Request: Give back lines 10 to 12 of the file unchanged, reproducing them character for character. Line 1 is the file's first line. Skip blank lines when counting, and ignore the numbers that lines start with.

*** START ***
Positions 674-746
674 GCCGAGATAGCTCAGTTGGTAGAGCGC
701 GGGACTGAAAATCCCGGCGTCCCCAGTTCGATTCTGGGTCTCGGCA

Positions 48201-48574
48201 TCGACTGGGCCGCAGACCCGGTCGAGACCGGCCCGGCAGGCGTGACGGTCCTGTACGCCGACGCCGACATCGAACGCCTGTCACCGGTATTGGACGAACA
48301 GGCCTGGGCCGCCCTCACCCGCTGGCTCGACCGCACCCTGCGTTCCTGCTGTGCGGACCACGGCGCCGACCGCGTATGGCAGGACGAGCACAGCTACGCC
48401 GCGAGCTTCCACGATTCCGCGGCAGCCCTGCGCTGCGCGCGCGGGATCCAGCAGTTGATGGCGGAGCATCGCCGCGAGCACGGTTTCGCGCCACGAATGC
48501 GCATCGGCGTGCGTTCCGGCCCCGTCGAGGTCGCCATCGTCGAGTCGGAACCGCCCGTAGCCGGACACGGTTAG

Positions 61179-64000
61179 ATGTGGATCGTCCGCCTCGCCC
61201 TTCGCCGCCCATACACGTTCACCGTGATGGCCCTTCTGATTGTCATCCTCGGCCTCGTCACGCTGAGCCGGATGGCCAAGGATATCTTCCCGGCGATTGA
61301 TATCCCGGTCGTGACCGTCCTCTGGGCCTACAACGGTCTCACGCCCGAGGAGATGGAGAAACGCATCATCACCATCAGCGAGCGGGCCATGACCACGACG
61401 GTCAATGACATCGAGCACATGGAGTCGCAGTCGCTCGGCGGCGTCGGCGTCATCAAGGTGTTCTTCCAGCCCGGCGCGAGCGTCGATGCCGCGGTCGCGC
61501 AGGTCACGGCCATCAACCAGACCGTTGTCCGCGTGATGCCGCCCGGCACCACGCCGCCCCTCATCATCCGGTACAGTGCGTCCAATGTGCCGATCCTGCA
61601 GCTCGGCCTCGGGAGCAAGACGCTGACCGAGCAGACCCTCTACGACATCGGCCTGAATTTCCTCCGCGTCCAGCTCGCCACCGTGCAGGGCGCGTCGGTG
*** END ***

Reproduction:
61179 ATGTGGATCGTCCGCCTCGCCC
61201 TTCGCCGCCCATACACGTTCACCGTGATGGCCCTTCTGATTGTCATCCTCGGCCTCGTCACGCTGAGCCGGATGGCCAAGGATATCTTCCCGGCGATTGA
61301 TATCCCGGTCGTGACCGTCCTCTGGGCCTACAACGGTCTCACGCCCGAGGAGATGGAGAAACGCATCATCACCATCAGCGAGCGGGCCATGACCACGACG